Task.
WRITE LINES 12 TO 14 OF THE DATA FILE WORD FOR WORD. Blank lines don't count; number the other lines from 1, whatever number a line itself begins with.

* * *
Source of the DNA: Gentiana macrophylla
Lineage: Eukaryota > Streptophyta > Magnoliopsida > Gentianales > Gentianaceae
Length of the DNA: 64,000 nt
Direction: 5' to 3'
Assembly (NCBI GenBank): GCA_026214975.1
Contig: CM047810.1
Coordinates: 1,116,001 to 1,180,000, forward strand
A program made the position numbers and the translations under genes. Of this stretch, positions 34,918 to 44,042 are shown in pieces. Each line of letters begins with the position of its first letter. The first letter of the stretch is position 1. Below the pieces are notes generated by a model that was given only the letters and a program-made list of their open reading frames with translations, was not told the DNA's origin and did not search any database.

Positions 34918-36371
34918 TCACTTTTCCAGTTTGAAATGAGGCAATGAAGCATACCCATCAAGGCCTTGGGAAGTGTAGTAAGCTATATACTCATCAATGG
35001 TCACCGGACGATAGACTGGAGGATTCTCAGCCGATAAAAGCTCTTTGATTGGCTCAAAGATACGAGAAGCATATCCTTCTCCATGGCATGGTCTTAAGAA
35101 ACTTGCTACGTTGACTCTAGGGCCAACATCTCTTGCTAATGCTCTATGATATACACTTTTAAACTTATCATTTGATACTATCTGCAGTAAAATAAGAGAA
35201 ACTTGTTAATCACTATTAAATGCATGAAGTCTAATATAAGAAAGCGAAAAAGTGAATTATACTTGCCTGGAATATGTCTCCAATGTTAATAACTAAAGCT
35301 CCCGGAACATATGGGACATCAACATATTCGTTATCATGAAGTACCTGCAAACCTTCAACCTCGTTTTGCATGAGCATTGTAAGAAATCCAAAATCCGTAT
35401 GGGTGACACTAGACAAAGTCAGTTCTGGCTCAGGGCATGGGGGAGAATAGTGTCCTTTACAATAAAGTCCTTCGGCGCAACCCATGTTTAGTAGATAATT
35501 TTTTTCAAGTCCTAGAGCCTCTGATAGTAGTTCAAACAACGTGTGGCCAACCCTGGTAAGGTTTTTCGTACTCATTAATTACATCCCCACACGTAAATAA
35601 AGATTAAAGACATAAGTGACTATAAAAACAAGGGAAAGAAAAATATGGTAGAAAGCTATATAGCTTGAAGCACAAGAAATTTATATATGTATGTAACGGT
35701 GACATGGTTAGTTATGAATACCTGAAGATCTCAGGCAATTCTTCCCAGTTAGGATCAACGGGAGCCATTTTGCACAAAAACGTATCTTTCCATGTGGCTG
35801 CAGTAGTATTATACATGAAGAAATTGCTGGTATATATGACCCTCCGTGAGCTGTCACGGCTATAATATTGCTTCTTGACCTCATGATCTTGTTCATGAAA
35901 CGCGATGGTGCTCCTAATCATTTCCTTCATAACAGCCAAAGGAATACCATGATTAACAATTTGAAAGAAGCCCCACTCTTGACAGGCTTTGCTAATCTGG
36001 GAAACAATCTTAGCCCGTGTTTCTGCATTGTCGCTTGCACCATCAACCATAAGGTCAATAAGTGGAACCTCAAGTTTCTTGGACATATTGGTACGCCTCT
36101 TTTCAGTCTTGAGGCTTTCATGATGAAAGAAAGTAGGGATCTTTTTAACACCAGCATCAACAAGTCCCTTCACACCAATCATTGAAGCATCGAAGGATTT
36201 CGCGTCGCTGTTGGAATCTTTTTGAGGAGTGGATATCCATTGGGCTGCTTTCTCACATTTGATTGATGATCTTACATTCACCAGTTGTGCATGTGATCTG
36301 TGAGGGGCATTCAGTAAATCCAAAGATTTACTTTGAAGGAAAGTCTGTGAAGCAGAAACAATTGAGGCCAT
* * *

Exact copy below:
35101 ACTTGCTACGTTGACTCTAGGGCCAACATCTCTTGCTAATGCTCTATGATATACACTTTTAAACTTATCATTTGATACTATCTGCAGTAAAATAAGAGAA
35201 ACTTGTTAATCACTATTAAATGCATGAAGTCTAATATAAGAAAGCGAAAAAGTGAATTATACTTGCCTGGAATATGTCTCCAATGTTAATAACTAAAGCT
35301 CCCGGAACATATGGGACATCAACATATTCGTTATCATGAAGTACCTGCAAACCTTCAACCTCGTTTTGCATGAGCATTGTAAGAAATCCAAAATCCGTAT